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{ "item_title" : "The Trading Post", "item_author" : [" Ray G. Scarborough "], "item_description" : "At the turn of the 19th century, the State of Georgia was expanding rapidly by acquiring more land to accommodate the influx of new settlers. The United States government entered into several treaties with the Creek Indian Nation to officially lay claim to the land the Indians had inhabited for hundreds of years. With each new treaty, Georgia's western boundary - and the southwestern boundary of the United States - expanded westward to the next river. From 1805 until 1821, the Ocmulgee River was the dividing line between two contrasting worlds, creating one of the most remarkable environments in American history. On the eastern banks of the Ocmulgee River was the State of Georgia with its highly developed civilization of farms, log cabins, and a network of dirt roads built by enterprising white settlers. On the western side of the Ocmulgee River was the vast expanse of Indian Territory occupied by the Creek Indians with their primitive way of life. For a period of sixteen years, white settlers and Creek Indians shared the great river, both depending on it for food, transportation, and commerce. The white man and red man coexisted on the Ocmulgee River until the Treaty at Indian Springs in 1821 took the Indians' ancient homeland and began a process that led to the removal of all southern Indians known as the Trail of Tears. This book is a fictional story of two adventurous pioneers who received lots in the 1805 Georgia Land Lottery and established the first settlement on the Ocmulgee River bordering the Creek Indian Nation. Based on historical facts, the story takes place at Hartford, GA which was a thriving town and important trading center for Indians and whites on the Ocmulgee River. The white settlers operated a trading post on the frontier and participated in the incredible events that shaped the State of Georgia and our young nation following the American Revolution.", "item_img_path" : "https://covers3.booksamillion.com/covers/bam/1/45/360/669/1453606696_b.jpg", "price_data" : { "retail_price" : "16.95", "online_price" : "16.95", "our_price" : "16.95", "club_price" : "16.95", "savings_pct" : "0", "savings_amt" : "0.00", "club_savings_pct" : "0", "club_savings_amt" : "0.00", "discount_pct" : "10", "store_price" : "" } }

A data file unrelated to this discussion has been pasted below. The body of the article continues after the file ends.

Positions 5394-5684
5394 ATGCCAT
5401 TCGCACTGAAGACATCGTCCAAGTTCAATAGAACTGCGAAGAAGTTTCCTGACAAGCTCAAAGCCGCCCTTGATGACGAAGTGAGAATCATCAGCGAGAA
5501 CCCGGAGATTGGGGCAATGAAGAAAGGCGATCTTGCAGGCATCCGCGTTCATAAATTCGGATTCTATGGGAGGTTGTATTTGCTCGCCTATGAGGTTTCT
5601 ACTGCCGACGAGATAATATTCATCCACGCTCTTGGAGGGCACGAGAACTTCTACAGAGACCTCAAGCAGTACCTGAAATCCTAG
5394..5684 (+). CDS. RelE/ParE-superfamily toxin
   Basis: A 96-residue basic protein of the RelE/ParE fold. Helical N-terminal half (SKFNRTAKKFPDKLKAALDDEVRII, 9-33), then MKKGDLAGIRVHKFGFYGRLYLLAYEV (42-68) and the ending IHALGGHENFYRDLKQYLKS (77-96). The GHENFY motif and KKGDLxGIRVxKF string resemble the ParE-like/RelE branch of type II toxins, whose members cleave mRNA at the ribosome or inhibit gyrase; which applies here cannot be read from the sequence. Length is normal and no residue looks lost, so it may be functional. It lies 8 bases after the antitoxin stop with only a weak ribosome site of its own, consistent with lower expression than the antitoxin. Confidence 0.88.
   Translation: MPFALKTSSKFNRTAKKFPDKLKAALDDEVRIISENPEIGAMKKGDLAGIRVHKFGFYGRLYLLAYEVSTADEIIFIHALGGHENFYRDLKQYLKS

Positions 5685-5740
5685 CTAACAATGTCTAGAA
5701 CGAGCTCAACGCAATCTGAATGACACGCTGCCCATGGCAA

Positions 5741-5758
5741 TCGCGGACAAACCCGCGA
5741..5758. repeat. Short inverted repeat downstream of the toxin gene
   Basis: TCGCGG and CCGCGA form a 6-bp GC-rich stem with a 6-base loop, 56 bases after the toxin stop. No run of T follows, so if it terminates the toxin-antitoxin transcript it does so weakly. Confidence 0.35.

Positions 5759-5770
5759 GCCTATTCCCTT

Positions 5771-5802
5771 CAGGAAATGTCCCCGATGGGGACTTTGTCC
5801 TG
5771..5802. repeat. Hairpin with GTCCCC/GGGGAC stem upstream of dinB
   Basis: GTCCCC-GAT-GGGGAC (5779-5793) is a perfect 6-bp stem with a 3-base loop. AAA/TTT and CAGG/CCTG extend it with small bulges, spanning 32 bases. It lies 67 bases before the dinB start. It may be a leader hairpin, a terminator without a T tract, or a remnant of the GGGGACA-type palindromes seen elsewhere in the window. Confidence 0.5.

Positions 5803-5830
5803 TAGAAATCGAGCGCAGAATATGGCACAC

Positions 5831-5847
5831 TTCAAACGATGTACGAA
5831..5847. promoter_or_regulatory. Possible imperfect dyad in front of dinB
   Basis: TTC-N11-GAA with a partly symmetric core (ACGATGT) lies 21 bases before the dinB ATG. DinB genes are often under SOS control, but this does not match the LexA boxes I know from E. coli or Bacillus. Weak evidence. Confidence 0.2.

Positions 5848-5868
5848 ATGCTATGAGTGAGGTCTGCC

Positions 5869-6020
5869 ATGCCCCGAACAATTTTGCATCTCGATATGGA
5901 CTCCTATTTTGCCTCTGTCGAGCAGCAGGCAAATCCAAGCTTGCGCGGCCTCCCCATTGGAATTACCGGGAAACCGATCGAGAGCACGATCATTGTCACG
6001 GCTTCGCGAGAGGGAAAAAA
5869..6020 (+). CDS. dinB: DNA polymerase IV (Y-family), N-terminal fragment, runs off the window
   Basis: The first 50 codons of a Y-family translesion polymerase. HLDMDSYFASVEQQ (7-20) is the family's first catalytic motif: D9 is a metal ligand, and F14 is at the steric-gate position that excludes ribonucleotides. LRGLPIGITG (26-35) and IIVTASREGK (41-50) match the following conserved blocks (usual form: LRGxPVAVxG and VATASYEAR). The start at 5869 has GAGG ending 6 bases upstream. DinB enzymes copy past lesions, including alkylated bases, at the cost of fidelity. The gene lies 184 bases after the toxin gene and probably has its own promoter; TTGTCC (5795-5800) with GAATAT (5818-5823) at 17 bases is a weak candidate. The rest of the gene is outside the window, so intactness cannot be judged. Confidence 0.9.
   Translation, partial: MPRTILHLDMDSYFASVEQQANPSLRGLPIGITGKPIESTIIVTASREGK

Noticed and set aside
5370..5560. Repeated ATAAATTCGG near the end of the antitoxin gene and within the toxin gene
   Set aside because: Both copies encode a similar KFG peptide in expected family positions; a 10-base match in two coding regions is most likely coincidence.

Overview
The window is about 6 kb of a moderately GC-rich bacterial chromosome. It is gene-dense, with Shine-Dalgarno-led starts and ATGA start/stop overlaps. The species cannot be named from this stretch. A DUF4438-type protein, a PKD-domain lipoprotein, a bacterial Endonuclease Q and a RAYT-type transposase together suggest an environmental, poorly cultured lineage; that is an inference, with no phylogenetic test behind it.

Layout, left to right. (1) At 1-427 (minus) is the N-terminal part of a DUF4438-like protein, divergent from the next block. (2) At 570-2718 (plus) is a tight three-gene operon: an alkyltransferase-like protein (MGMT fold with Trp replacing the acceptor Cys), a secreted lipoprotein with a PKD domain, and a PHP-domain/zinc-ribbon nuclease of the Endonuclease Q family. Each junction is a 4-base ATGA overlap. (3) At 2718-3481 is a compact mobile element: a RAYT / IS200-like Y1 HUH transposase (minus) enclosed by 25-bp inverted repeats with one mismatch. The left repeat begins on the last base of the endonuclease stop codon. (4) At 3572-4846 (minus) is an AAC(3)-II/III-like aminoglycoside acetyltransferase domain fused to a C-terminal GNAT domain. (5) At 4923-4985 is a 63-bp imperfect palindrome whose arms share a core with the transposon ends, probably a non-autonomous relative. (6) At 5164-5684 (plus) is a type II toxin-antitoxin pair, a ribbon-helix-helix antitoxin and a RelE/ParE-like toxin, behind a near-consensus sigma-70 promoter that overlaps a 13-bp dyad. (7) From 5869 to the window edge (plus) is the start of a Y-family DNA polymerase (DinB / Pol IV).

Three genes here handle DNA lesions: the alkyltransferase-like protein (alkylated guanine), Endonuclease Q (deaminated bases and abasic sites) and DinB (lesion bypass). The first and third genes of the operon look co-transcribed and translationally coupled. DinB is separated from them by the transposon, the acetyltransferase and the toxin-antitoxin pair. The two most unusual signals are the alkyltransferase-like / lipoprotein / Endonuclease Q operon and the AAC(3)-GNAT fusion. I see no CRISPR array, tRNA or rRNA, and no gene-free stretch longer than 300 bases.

The Trading Post|Ray G. Scarborough
The Trading Post : Pioneer Adventures Along the Ocmulgee River Frontier
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Overview

At the turn of the 19th century, the State of Georgia was expanding rapidly by acquiring more land to accommodate the influx of new settlers. The United States government entered into several treaties with the Creek Indian Nation to officially lay claim to the land the Indians had inhabited for hundreds of years. With each new treaty, Georgia's western boundary - and the southwestern boundary of the United States - expanded westward to the next river. From 1805 until 1821, the Ocmulgee River was the dividing line between two contrasting worlds, creating one of the most remarkable environments in American history. On the eastern banks of the Ocmulgee River was the State of Georgia with its highly developed civilization of farms, log cabins, and a network of dirt roads built by enterprising white settlers. On the western side of the Ocmulgee River was the vast expanse of Indian Territory occupied by the Creek Indians with their primitive way of life. For a period of sixteen years, white settlers and Creek Indians shared the great river, both depending on it for food, transportation, and commerce. The white man and red man coexisted on the Ocmulgee River until the Treaty at Indian Springs in 1821 took the Indians' ancient homeland and began a process that led to the removal of all southern Indians known as the Trail of Tears. This book is a fictional story of two adventurous pioneers who received lots in the 1805 Georgia Land Lottery and established the first settlement on the Ocmulgee River bordering the Creek Indian Nation. Based on historical facts, the story takes place at Hartford, GA which was a thriving town and important trading center for Indians and whites on the Ocmulgee River. The white settlers operated a trading post on the frontier and participated in the incredible events that shaped the State of Georgia and our young nation following the American Revolution.

This item is Non-Returnable

Details

  • ISBN-13: 9781453606698
  • ISBN-10: 1453606696
  • Publisher: Createspace Independent Publishing Platform
  • Publish Date: August 2010
  • Dimensions: 9 x 6 x 0.48 inches
  • Shipping Weight: 0.69 pounds
  • Page Count: 230

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